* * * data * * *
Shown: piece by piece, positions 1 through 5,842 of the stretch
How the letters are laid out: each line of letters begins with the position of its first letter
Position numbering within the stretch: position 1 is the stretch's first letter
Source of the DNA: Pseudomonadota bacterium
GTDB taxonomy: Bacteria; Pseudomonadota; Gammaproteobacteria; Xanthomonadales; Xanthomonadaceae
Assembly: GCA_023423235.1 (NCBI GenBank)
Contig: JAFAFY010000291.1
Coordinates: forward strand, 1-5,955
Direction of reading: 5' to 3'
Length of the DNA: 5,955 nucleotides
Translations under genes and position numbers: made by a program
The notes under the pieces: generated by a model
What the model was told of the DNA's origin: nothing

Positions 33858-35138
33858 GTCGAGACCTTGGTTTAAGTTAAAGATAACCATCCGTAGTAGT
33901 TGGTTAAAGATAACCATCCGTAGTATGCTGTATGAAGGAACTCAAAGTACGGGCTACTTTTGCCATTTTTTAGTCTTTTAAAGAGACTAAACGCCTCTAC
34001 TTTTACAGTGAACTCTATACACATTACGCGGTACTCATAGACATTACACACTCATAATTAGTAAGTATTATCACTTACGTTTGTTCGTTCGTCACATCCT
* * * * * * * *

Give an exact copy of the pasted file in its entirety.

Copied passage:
Shown: piece by piece, positions 1 through 5,842 of the stretch
How the letters are laid out: each line of letters begins with the position of its first letter
Position numbering within the stretch: position 1 is the stretch's first letter
Source of the DNA: Pseudomonadota bacterium
GTDB taxonomy: Bacteria; Pseudomonadota; Gammaproteobacteria; Xanthomonadales; Xanthomonadaceae
Assembly: GCA_023423235.1 (NCBI GenBank)
Contig: JAFAFY010000291.1
Coordinates: forward strand, 1-5,955
Direction of reading: 5' to 3'
Length of the DNA: 5,955 nucleotides
Translations under genes and position numbers: made by a program
The notes under the pieces: generated by a model
What the model was told of the DNA's origin: nothing

Positions 33858-35138
33858 GTCGAGACCTTGGTTTAAGTTAAAGATAACCATCCGTAGTAGT
33901 TGGTTAAAGATAACCATCCGTAGTATGCTGTATGAAGGAACTCAAAGTACGGGCTACTTTTGCCATTTTTTAGTCTTTTAAAGAGACTAAACGCCTCTAC
34001 TTTTACAGTGAACTCTATACACATTACGCGGTACTCATAGACATTACACACTCATAATTAGTAAGTATTATCACTTACGTTTGTTCGTTCGTCACATCCT